Advertisement

Physiological traits of land snails Theba pisana as simple endpoints to assess the exposure to some pollutants

  • Kawther S. El-GendyEmail author
  • Mohamed A. Radwan
  • Amira F. Gad
  • Awatef E. Khamis
  • El-Sayed H. Eshra
Research Article
  • 27 Downloads

Abstract

In the current study, the toxicity bioassay of three pollutants abamectin (ABM), thiamethoxam (TMX), and acrylamide (ACR) against land snails Theba pisana was measured. Also, the ecotoxicological effects of dietary exposure to sublethal concentration (1/20 LC50) of these pollutants for 2-week exposure and 1-week recovery on some physiological endpoints evaluated as feeding activity, growth response, and carbonic anhydrase activity as a marker in charge of shell formation and seromucoid level as a marker in charge of mucus synthesis of the snails were studied. The results exhibited that the 48-h LC50 values were 0.91, 313.8, and 45.7 μg/g dry food for ABM, TMX, and ACR, respectively. The sublethal concentrations of these pollutants in the diet after 2-week exposure were found to reduce the food consumption and inhibit growth rate of the snails. Also, the data illustrated that carbonic anhydrase activity was significantly decreased. On the other hand, there was a significant increase in the seromucoid level as a marker responsible for mucus synthesis in ABM- and TMX-exposed snails, while ACR showed significantly decreased level when compared to control. After 1-week recovery, the tested endpoints of treated snails were slightly repaired but still less than that of the untreated animals. The overall outcome of this investigation suggests the utility of this animal as a good bioindicator organism for ABM, TMX, and ACR exposure in pollution monitoring studies.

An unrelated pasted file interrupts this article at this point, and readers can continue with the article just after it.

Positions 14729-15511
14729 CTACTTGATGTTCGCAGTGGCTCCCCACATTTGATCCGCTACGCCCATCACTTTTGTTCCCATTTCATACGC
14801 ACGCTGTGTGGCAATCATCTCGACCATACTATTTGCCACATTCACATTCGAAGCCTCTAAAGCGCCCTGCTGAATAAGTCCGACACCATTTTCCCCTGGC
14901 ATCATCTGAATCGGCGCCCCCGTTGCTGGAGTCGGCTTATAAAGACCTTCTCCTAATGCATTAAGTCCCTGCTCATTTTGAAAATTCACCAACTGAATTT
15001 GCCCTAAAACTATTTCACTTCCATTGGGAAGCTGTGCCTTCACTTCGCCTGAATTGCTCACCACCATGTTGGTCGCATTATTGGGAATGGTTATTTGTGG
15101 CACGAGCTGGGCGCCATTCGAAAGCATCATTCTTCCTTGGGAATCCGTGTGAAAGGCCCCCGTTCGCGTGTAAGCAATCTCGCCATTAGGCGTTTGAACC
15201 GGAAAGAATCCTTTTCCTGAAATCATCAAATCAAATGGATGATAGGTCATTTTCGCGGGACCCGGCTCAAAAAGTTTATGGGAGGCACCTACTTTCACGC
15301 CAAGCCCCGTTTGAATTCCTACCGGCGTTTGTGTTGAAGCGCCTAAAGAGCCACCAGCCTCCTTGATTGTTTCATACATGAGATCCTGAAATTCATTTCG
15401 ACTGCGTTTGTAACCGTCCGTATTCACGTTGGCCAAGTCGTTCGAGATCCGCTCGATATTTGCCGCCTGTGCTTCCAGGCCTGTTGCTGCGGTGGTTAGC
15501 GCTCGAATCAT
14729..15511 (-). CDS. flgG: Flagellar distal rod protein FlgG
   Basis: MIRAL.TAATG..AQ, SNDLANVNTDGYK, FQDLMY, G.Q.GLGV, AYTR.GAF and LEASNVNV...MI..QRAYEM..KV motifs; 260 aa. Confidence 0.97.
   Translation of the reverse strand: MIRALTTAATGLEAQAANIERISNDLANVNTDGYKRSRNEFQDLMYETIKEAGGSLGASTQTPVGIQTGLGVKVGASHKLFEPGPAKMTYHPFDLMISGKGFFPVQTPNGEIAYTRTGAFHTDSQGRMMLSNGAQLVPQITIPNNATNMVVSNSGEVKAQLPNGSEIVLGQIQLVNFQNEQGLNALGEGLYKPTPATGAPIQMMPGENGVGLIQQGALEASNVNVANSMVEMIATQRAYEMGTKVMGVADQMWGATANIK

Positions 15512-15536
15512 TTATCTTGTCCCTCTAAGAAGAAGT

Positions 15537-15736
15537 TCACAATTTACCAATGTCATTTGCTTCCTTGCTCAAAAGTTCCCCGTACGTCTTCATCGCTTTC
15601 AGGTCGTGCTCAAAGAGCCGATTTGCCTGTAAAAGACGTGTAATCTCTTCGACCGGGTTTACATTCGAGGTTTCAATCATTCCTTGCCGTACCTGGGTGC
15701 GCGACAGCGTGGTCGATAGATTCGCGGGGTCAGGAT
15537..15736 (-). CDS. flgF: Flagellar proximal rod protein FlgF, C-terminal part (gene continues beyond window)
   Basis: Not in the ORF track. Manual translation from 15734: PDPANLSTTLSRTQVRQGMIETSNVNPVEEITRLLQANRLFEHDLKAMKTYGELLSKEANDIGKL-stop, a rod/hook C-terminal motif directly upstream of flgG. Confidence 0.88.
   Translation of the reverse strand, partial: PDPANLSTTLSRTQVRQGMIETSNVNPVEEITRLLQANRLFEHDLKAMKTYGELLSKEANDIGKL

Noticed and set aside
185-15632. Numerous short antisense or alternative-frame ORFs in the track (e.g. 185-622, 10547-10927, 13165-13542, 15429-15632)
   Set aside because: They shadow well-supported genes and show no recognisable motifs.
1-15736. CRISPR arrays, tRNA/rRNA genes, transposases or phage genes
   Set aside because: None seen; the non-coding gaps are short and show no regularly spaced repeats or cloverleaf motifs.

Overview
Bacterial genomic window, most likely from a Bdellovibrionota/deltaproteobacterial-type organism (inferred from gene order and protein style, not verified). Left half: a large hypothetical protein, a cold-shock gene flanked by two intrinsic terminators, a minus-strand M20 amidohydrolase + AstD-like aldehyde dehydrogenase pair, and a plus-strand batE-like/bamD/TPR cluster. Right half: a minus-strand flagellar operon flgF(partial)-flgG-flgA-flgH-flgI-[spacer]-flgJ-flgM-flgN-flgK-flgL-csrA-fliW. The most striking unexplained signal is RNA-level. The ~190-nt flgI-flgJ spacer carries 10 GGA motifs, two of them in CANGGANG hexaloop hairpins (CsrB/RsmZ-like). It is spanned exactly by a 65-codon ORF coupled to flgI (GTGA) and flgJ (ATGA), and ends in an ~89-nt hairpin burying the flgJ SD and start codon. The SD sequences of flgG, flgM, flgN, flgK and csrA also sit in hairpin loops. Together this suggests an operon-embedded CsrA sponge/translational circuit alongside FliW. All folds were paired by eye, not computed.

Keywords

Abamectin Feeding activity Growth response Mucus synthesis Physiological endpoints Shell formation 

Notes

Compliance with ethical standards

Conflict of interest

The authors declare that they have no competing interests.

References

  1. Bai S, Ogbourne S (2016) Eco-toxicology effects of the avermectin family with a focus on abamectin and ivermectin. Chemosphere 154:204–214Google Scholar
  2. Barker GM (2001) The Biology of Terrestrial Molluscs. CAB International, Oxon, WallingfordGoogle Scholar
  3. Barman TE (1974) Enzyme Hand book, vol 1. Spering Velag, BerlinGoogle Scholar
  4. Beeby A, Richmond L, Herpe F (2002) Lead reduces shell mass in juvenile garden snails (Helix aspersa). Environ Pollut 120:283–288Google Scholar
  5. Botias C, David AH, Elizabeth M, Goulson D (2016) Contamination of wild plants near neonicotinoid seed-treated crops, and implications for non-target insects. Sci Total Environ 566:269–278Google Scholar
  6. Çoban TA, Beydemir S, Gülçin I, Ekinci D (2007) Morphine inhibits erythrocyte carbonic anhydrase in vitro and in vivo. Biol Pharm Bull 30:2257–2261Google Scholar
  7. CoStat program (2002) Microcomputer program analysis. CoHort software, Version 2.6, MontereyGoogle Scholar
  8. Crowe TP, Smith EL, Donkin P, Barnaby DL, Rowland SJ (2004) Measurements of sub lethal effects on individual organisms indicates community-level impacts of pollution. J Appl Ecol 4:114–123Google Scholar